New Technology Could Let Women Terminate Pregnancy Without Killing the Baby
A technological breakthrough could enable a baby to develop in an artificial womb, allowing a mother to avoid abortion while saving the baby's life. This would undercut the legal justification for abortion in Roe v. Wade, creating a fascinating legal dilemma. A bioethicist at Harvard University warned that it would undercut a woman's "right to an abortion."
"It could wind up being that you only have the right to an abortion up until you can put [a fetus] in the artificial womb," I. Glenn Cohen, a bioethicist at Harvard Law School, told Gizmodo. "It's terrifying."
Cohen published a report Friday discussing the legal ramifications of a major breakthrough scientists had in April. A research team led by Alan Flake from the Children's Hospital of Philadelphia successfully incubated eight premature baby lambs in an external womb resembling a high-tech ziplock bag. By April, the oldest lamb was nearly a year old and still seemed to be developing naturally.
It may take between five years and a decade before such technology can be used on premature human infants, but the results suggested that it could indeed keep premature babies alive before birth. If the technology becomes reliable and cheap enough, it could become a kind of substitute for abortion.
Gizmodo's Kristen Brown explained that this technology could save the lives of the 30,000 or so babies each year born earlier than 26 weeks into pregnancy. But it could also complicate "and even jeopardize" the Supreme Court's 1973 ruling in Roe v. Wade that women have a right to an abortion before their baby reaches the point of viability.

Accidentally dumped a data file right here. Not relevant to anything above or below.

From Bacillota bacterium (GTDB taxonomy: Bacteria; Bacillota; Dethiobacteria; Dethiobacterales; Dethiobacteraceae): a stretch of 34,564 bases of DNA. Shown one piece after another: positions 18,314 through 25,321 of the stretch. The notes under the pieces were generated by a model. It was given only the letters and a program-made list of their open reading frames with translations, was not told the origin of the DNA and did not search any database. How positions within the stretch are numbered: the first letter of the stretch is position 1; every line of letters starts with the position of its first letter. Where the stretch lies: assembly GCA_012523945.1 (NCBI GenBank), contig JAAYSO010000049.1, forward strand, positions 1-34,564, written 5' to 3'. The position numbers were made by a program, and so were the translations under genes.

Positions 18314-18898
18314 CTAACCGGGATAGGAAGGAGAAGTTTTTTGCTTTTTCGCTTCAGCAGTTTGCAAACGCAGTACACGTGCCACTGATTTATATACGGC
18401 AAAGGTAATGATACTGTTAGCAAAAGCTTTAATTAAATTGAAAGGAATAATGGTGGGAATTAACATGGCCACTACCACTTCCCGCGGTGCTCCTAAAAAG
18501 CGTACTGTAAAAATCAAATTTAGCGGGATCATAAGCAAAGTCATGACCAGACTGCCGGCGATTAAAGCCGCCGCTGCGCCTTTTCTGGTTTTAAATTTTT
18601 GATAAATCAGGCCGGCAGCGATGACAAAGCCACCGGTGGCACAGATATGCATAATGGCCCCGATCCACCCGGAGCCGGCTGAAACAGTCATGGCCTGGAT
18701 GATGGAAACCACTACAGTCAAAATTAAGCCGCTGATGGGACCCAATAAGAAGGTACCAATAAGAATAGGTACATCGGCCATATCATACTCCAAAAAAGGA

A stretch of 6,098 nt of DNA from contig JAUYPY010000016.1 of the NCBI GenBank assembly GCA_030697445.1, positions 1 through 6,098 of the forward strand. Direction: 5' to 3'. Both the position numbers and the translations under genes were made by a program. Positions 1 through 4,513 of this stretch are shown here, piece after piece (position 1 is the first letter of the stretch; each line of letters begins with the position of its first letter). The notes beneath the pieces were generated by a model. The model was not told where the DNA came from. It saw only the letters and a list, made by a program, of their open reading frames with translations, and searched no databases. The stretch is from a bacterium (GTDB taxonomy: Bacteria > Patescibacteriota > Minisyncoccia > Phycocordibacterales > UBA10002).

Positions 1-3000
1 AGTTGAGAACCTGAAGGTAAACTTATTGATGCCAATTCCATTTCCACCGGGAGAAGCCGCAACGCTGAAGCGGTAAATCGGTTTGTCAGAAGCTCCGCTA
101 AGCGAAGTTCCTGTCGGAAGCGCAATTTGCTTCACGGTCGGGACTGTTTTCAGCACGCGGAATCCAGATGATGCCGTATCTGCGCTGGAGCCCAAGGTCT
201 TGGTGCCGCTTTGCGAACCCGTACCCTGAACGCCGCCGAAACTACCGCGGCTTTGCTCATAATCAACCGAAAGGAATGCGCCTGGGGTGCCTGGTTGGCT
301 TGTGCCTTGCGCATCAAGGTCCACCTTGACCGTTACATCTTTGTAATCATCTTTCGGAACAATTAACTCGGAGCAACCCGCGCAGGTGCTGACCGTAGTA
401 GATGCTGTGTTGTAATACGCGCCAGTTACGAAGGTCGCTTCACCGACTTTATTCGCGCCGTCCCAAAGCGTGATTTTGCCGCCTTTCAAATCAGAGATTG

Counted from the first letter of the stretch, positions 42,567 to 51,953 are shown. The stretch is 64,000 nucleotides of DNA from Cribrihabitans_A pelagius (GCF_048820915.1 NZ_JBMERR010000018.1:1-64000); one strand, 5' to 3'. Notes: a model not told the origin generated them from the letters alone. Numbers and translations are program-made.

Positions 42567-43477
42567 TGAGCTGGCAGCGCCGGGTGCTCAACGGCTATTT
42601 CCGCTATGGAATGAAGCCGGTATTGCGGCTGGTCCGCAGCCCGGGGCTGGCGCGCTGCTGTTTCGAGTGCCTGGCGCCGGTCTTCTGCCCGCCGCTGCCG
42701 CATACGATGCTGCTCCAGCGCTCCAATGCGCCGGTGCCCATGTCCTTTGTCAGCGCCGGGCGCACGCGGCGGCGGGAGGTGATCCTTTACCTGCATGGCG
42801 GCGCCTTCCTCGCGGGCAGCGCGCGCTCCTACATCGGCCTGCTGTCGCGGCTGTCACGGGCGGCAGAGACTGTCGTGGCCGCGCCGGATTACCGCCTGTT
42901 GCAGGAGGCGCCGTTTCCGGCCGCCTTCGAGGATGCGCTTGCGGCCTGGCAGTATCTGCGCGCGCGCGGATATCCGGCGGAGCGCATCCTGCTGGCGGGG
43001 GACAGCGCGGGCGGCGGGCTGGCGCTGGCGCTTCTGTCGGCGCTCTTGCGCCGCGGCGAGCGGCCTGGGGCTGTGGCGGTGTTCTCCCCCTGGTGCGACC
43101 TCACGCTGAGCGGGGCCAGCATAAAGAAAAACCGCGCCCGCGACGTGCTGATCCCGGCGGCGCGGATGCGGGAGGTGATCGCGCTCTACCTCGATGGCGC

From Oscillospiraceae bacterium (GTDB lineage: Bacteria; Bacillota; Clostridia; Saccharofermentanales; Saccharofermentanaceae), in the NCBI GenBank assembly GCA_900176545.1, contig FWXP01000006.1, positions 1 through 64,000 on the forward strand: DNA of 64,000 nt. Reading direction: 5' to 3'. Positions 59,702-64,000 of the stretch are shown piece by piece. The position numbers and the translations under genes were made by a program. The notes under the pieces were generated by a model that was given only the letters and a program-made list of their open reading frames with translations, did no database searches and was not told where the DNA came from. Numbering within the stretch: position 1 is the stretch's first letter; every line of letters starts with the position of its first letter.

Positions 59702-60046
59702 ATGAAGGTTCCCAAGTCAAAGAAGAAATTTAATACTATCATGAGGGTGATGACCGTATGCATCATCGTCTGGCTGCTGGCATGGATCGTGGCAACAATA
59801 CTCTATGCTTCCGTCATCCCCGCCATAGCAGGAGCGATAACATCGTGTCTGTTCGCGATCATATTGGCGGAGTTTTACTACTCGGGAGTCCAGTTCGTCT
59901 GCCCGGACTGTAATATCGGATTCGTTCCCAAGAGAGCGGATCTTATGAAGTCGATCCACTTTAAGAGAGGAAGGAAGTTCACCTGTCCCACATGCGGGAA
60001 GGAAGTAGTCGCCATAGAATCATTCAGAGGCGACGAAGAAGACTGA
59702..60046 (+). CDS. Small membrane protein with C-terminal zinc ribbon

"The Supreme Court has pegged the constitutional treatment of abortion to the viability of a fetus," Cohen explained. "This has the potential to really disrupt things, first by asking the question of whether a fetus could be considered 'viable' at the time of abortion if you could place it in an artificial womb."
In other words, if a woman decided to get an abortion to avoid carrying the child to term, she wouldn't have to kill the fetus — the fetus could be removed and placed in an artificial womb to develop fully. This would save a life, and it would redefine the legal setting behind abortion.
Viability has already changed in the past few decades. A normal human pregnancy lasts about 40 weeks. In 1973, when the Supreme Court ruled abortion legal, the Court defined viability as a fetus's ability to live outside of the womb. At the time, the Court said viability typically began at some point during the third trimester, which begins at 24 weeks.
In 1992, the Court reaffirmed viability as key to restricting a state's power to regulate abortion. Today, viability ranges between 22 and 24 weeks by state, but no state can enforce a ban on abortion at any stage of development if a woman's health is at risk.